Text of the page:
Mary is at fault for her sons’ estrangement.  She’s so intense, such a perfectionist, and more concerned about things as they appear instead of as they are.  Her boys simply flee her.  The sparse communication itself is more a reflection of the kind of people I grew up with, the kind who seldom speak directly about their feelings, whether high or low, and often hide their most complex thoughts.  This is what I consider a Midwestern temperament.  It includes the highest form of emotional responsibility but also problems with repression.  It was actually quite difficult to write.  I had to always work through implication and small gestures, the spaces between words.  If in the end, this style increased the suspense of the book, all the better.  But I didn’t do it just for suspense.  I would think that’d drive readers crazy.

6.     The title refers to…

a. the quickening Enidina felt under Adaline’s skin

b. Kyle’s quickening—caused many problems. It would be a different story w/o him

c. all the pregnancies in the novel

d. quickening of the life that emerged for both families in their harsh circumstances

e. “the quick and the dead”—Apostle’s Creed

f.  none of the above

It refers to a through d.

7.     Do you mean the reader to feel conflicted about Mary? Is she a victim of her experiences or is she just a self-centered, evil woman? 

She’s both.  She was certainly a victim at age twelve, and a victim to a rather unloving mother.  She is a victim to Jack’s rage.  But she also causes his rage.  She has convinced herself that what she does at the end is for her family’s preservation, but it is more for her own.  I don’t consider her evil.  Hitler is evil.  Mary is similar to quite a few people.  Extreme self protection and self righteousness eventually leads to hurting those around you.

8.     Did Mary provoke the boy in the woods when she was twelve or was she entirely innocent?

She was entirely innocent.

9.     Why did Kyle whip the horse?  Was it his repressed rage at his father’s beatings?

You got it—repressed rage.  I also think he sees the horse as himself in a way—a desperate, starved animal—and therefore he is beating the part of him he doesn’t like.

10.  Do you think the current economic times are pitting people against each other like in the story?

I think poverty often brings out a savage instinct to survive.  We all have these instincts, though our rational sides usually balance them out.  Still, when people are poor, when their sense of humanity is taken away from them, you can’t always expect them to act like saints.  It’s simply the pyramid of need.  I do believe in personal responsibility, but I also don’t condone selfishness.  We have to take care of each other.  This is what civilization is all about.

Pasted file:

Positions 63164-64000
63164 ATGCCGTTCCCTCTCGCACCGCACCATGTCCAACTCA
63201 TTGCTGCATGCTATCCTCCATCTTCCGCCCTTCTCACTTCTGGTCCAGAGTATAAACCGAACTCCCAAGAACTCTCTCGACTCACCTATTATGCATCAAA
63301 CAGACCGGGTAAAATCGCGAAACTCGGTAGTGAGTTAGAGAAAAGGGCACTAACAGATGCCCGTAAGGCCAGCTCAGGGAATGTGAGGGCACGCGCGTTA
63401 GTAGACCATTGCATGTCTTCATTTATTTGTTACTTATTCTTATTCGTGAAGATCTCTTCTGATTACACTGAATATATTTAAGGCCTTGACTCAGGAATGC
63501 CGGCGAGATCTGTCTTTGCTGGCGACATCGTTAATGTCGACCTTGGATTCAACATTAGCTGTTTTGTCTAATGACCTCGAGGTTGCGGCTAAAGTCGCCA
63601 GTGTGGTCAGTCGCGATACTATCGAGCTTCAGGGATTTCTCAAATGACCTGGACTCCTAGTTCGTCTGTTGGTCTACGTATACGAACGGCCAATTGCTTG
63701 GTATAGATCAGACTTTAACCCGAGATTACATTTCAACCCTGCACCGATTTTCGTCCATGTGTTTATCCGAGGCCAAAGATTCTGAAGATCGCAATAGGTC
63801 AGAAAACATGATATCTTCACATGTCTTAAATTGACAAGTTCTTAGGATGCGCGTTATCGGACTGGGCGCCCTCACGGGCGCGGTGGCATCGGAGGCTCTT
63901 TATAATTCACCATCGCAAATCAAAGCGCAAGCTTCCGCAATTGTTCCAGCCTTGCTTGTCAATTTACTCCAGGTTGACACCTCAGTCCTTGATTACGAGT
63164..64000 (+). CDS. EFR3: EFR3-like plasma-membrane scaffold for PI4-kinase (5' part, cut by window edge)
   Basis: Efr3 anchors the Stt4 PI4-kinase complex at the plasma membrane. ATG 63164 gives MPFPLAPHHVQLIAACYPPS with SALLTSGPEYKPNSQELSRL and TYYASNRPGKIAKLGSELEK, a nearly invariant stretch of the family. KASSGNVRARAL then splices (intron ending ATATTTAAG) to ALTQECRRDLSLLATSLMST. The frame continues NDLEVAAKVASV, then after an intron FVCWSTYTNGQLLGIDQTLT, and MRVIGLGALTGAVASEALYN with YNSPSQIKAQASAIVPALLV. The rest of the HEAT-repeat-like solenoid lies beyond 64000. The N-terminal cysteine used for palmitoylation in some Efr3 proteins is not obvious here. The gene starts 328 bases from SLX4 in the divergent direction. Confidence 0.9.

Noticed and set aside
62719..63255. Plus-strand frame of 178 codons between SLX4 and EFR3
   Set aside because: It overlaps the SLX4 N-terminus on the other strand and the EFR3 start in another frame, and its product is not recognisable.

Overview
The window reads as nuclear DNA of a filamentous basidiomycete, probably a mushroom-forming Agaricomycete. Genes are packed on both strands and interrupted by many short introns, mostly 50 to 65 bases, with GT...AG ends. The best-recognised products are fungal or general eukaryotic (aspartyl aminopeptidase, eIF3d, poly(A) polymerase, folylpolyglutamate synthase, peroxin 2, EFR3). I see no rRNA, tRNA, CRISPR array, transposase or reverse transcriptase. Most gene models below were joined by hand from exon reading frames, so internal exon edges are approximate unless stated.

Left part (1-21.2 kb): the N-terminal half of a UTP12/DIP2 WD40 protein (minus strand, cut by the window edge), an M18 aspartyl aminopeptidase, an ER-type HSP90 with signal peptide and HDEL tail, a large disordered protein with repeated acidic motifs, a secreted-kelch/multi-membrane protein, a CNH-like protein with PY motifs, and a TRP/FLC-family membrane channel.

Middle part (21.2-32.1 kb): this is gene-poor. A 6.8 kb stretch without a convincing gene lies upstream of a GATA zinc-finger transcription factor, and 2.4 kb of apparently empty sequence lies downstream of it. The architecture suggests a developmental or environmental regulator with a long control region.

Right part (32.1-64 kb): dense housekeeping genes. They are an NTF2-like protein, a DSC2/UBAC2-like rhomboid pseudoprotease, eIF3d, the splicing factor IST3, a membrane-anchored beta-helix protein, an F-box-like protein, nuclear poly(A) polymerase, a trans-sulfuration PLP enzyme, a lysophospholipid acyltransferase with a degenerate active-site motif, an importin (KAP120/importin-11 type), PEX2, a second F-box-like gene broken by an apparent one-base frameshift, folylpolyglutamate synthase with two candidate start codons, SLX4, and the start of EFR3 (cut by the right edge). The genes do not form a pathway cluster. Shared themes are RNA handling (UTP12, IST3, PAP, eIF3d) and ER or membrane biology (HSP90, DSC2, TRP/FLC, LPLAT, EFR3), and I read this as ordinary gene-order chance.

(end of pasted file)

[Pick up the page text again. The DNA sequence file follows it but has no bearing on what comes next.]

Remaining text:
11.    Do you think the dynamics in small country towns are still the same as in the book?

I haven’t really lived in a small town for years.  Certainly, the cliché of a small town is that everyone is in everyone’s business, that appearances matter while sometimes the most important events are hidden behind doors.  These clichés are based on something true, at least, like all clichés, but generalizations are always dangerous.  Still, you see reflections of this kind of small town life in nearly every book and movie with a small town setting.

12.  “Fire colors” come up a lot.  Do you think these colors when you think of Iowa  or are these colors there to emphasize the relationship to earth (living off the land) and passionate feelings?

Because most of my characters don’t wear their feelings on their sleeves, I did have to use the landscape to reflect much of their internal world.  The land is almost its own character, and so only natural colors would work.  And in truth, such colors are simple the most beautiful to me.

13.   Why did you want to write this story?

I started this book in grad school, when I was twenty-three.  At twenty-three you don’t have much material.  I’ve never been keen on those novels that are thinly veiled autobiography.  There are so many more interesting things to write about.  I wrote the beginnings of Enidina’s voice in a class exercise, and thought I had something/someone I wanted to follow.  I really wanted to write about these people and this place.  The temperament, the land is very much a part of me.  I guess writing it helped me figure out what that part really was and how I am still negotiating it now, both respecting it, saving it, cherishing it, as well as leaving some of it behind.  In that way, the novel is still a reflection of myself.  I suppose ever novel is, because they all carry the writer’s vision.  What greater reflection of self is there?